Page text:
In the era of reperfusion, beta blockers post myocardial infarction appear to have no mortality benefit.
Frank J. Domino, MD
“Questionable Benefit of Beta Blockers Following Myocardial Infarction.” The Am J Med 2014; 127 (10):939-53.
A systematic review was conducted for randomized controlled trials evaluating beta blockers and acute MI. The data was divided into the pre-reperfusion era vs. the current state of reperfusion in the presence of acute MI.
Sixty trials representing over 100,000 patients met the criteria. When the data was stratified by those studies that did not include reperfusion, beta blockers reduced mortality (incident rate ratio = 0.86; ci: 0.79-0.94). In those trials that used reperfusion there was no benefit (incident rate ratio = 0.98; ci: 0.92-1.05).
In the pre-reperfusion data, beta blockers reduced cardiovascular mortality, MI, and angina, but had no difference for other outcomes. In contrast, the reperfusion data found beta blockers reduced MI (number needed to treat = 209) and angina (number needed to treat = 26), but increased the risk for heart failure (number needed to harm = 79), cardiogenic shock (number needed to harm = 90). There was a small benefit of beta blockers for preventing recurrent MI and angina in the reperfusion studies, but the benefit disappeared following 30 days.
The use of beta blockers post MI in the era of reperfusion reduces the risk of MI and angina in the short term, but increases the risk of heart failure, cardiogenic shock, and provides no mortality benefit.
Two years ago, beta blockers lost their designation as a first line agent for hypertension. They now appear to be on the threshold of losing their indication post-MI. These data will likely have a dramatic effect on the standard of care in patients who have an acute MI.
It is curious that in the post-MI state, beta blockers increase the risk of heart failure while they continue to be the standard of care for those who already have heart failure.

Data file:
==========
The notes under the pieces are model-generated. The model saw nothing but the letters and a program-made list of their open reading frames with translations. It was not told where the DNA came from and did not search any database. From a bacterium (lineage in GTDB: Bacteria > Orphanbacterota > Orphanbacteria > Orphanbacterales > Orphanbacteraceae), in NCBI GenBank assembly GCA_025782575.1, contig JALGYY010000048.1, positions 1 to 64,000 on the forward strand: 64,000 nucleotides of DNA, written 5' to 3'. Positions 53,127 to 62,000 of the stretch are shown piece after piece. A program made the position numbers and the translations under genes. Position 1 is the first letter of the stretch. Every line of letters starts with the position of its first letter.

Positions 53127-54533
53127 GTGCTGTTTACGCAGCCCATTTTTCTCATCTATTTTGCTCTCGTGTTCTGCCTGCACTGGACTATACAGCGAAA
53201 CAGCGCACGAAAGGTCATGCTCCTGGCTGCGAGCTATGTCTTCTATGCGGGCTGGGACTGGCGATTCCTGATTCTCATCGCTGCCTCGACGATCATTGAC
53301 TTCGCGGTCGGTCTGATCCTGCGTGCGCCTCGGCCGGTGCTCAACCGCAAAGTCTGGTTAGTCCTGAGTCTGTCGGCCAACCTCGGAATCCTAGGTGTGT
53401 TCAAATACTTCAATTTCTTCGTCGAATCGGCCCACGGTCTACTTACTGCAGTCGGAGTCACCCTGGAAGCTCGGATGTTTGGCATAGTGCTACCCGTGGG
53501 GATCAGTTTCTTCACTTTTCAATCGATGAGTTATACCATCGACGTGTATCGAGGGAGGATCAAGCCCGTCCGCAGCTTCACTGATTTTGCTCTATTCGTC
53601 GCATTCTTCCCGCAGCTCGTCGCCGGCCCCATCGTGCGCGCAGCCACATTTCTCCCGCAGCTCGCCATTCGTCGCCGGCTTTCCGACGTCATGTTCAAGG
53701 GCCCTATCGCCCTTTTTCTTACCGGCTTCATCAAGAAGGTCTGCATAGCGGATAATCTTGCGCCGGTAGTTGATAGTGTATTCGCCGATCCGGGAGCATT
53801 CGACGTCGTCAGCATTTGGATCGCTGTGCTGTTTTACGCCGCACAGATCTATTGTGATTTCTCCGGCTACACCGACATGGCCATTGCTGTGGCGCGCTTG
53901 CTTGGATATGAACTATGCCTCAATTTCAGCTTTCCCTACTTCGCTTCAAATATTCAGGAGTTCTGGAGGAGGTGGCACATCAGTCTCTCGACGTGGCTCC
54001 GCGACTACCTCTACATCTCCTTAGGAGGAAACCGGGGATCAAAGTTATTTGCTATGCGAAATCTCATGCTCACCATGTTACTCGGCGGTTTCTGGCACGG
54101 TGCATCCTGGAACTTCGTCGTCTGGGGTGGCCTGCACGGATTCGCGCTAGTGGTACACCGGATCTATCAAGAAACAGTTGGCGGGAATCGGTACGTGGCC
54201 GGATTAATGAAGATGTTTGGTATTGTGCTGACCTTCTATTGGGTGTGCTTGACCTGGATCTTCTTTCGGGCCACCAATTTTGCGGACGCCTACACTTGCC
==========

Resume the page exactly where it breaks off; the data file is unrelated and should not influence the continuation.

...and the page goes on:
This data calls for a randomized, controlled trial on the use of post-MI, post-preperfusion beta-blockade for varying lengths of time as opposed to none at all. While the clinical benefits of reducing MI in the first 30 days is appealing, this study implies it increases the risk of cardiogenic shock at 3 times the rate of recurrent MI benefit.
Counsel your patients who are post-MI that received angioplasty and stent placement about the pros and cons of beta blockade beyond 30 days of use. It may also be worth asking your cardiology colleagues for their thoughts. Doing harm is too easy with medications; providing benefit here is likely by doing less.
About the Author
Frank J. Domino, MD, is Professor and Pre-Doctoral Education Director for the Department of Family Medicine and Community Health at the University of Massachusetts Medical School in Worcester, MA. Domino is Editor-in-Chief of the 5-Minute Clinical Consult series (Lippincott Williams & Wilkins).
Additionally, he is Co-Author and Editor of the Epocrates LAB database, and author and editor to the MedPearls smartphone app. He presents nationally for the American Academy of Family Medicine and serves as the Family Physician Representative to the Harvard Medical School’s Continuing Education Committee.